Today is my son’s 10th birthday. Officially double digits. I can’t believe it. I’ve been thinking back to the time I was pregnant and after he was born, and I keep thinking, “Has it been 10 years already?” It just doesn’t seem possible that an entire decade has gone by. While the United States has been engaged in two wars during this time, I’ve been fighting a decade-long war of my own — healing the damage inflicted by vaccines, anesthesia, and environmental toxins. It has been a tour of duty that has tested me on a daily basis, with long uphill battles and struggles I couldn’t even have imagined when I first held him in my arms.
Back in 2002, autism was on my radar, but I didn’t know 1/10th of what I know now. I literally depended on my pediatrician for the answers to all my questions about vaccines. I knew he would do what was best for my child, and would be honest and truthful and always look out for the best interests of my child. Oh, how times have changed! Back then, I did do some research on the internet, but it was very limited because 10 years ago the internet wasn’t what it is now. I think I got my first computer in 1999! And I didn’t spend very much time on it either. I was planning a wedding and starting a new job. When it came time to have a baby, I went to my OB/GYN for all of my questions thinking that he would have all the right answers. Fast forward 10 years and I have no faith in the medical community anymore, and I’ve had choice words with more than one so-called “expert.”
When my son was a newborn, I read What To Expect The First Year like it was my Bible to make sure he was hitting all of his milestones at the right time. For the most part, he did. He was a little late on some things, but nothing that would have raised any red flags.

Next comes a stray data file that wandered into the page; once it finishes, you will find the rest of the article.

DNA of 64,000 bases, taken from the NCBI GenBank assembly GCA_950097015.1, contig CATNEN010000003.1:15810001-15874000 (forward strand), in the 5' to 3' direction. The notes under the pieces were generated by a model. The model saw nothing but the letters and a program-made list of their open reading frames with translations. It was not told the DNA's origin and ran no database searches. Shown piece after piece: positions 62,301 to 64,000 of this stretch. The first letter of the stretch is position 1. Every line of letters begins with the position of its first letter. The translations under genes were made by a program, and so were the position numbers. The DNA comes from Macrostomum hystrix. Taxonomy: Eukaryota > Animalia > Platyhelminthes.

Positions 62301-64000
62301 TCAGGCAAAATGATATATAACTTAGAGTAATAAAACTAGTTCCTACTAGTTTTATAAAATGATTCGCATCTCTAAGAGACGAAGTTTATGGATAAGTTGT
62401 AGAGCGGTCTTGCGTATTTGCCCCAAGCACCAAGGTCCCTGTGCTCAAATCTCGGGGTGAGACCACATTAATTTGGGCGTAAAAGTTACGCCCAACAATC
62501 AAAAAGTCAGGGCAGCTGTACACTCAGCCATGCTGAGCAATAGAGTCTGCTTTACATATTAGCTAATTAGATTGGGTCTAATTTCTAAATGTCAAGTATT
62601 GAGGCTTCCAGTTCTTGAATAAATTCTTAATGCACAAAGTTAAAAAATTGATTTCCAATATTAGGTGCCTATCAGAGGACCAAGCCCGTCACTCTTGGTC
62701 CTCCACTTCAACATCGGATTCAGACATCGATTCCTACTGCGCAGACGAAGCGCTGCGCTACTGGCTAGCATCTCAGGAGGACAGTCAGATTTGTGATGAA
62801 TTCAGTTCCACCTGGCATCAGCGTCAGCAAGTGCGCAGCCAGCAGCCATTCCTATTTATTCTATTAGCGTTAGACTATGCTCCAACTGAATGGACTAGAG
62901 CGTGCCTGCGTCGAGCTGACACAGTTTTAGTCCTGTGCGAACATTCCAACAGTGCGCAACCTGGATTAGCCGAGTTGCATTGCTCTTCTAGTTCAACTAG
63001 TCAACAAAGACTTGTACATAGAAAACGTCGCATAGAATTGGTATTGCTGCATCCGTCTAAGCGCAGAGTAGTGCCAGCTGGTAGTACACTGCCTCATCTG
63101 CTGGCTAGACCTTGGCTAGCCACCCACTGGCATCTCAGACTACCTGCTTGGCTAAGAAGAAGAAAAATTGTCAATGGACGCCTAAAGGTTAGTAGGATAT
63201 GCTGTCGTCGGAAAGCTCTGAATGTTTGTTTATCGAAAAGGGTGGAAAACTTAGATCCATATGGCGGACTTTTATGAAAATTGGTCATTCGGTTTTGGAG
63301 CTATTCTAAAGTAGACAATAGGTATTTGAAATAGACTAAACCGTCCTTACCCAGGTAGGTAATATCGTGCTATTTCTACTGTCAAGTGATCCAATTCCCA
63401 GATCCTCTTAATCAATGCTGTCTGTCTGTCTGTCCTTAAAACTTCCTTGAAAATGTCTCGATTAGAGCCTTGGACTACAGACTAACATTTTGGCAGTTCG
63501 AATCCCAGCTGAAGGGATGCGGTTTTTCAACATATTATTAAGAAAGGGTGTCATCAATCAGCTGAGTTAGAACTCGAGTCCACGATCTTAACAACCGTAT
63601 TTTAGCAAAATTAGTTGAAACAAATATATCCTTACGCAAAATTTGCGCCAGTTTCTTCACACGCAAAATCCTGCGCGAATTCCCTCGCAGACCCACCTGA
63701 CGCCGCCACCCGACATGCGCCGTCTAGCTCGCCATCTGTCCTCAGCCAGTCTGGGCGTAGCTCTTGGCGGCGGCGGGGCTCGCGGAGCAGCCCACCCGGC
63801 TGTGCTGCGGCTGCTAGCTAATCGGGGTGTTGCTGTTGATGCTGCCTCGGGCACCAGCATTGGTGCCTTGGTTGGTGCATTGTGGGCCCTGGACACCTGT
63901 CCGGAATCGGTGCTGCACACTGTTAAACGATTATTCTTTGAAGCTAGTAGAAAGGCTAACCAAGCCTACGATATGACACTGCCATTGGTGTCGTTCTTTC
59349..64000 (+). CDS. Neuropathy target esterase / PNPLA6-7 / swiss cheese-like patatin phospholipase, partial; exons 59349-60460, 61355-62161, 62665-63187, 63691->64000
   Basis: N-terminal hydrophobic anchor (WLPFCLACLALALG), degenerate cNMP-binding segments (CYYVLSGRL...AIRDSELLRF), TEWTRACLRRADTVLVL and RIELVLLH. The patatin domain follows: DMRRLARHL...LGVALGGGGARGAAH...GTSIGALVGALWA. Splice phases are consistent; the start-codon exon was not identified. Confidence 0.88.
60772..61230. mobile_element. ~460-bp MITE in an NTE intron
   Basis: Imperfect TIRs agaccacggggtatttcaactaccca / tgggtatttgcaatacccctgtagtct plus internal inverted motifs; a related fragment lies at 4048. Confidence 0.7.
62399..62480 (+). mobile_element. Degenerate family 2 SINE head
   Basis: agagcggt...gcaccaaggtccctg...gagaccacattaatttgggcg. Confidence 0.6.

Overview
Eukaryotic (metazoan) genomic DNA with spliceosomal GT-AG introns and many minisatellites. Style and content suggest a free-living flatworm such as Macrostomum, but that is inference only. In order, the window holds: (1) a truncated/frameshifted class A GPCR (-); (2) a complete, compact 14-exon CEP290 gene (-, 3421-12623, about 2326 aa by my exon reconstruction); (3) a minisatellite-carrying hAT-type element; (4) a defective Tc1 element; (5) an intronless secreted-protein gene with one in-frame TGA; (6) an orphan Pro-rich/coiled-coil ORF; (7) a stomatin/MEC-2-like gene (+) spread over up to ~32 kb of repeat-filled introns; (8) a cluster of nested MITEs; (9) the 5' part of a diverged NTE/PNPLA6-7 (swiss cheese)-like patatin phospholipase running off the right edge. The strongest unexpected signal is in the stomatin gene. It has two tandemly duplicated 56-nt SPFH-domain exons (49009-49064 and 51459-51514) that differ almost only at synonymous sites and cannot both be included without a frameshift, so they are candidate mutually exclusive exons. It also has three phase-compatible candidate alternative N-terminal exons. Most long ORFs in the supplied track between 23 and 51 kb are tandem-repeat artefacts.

Of course, after every round of vaccinations, he developed a very high fever and hysterical crying for three days, but that was all “normal.” When he said his first word at 10 months old, my husband was thrilled that it was “dada.” By 11 months old he was babbling away with “mama” and “dada” and a few other words. This is a picture I took when Michael was 11 months old. We had a happy, developmentally on-track baby, responding to his name, and terrific eye contact. At 12 months, our tour of duty began.
At his 12 month old well-baby visit, my son received a round of vaccines that he never recovered from. By 13 months, he lost all speech, had low muscle tone, and minimal eye contact. He was zoned out most of the time and stopped responding to his name.
The vaccines he received still contained thimerosal in 2003, two years after it was supposedly taken out, coupled with the MMR and Varicella shots, all at the same visit. By this time, I was reading What To Expect the Toddler Years and would rifle through the pages with increasing anxiety. Every month that went by, he was not hitting his milestones. Panic began to set in.
At 15 months, Michael was diagnosed with hip dysplasia. Both hips dislocated. I was devastated. Having to go through the two weeks in traction, the hip operation and hip spica casts was a time in my life I don’t want to relive ever again. I hated watching my child suffer. He was such a trooper through all of it, even learning to crawl with his cast on.
After six months in the cast, he finally took his first steps five months later, right after his second birthday — another milestone. We started PT, OT and speech right about this time as well. A month before his third birthday, we got the diagnosis of autism. This was 2005; ironically, the year Autism Speaks came on the scene. At this time, I was able to use Google to do my research about vaccines and the autism connection. What I read was chilling. I came across a website detailing a secret meeting the CDC held about the vaccine-autism connection at Simpsonwood Retreat in Norcross, Georgia in June of 2000. This was TWO YEARS before my son was born. Could my son’s autism have been prevented if mainstream doctors knew this information? Did the pediatricians know this and choose to ignore it? I’ll never know the answers to these questions.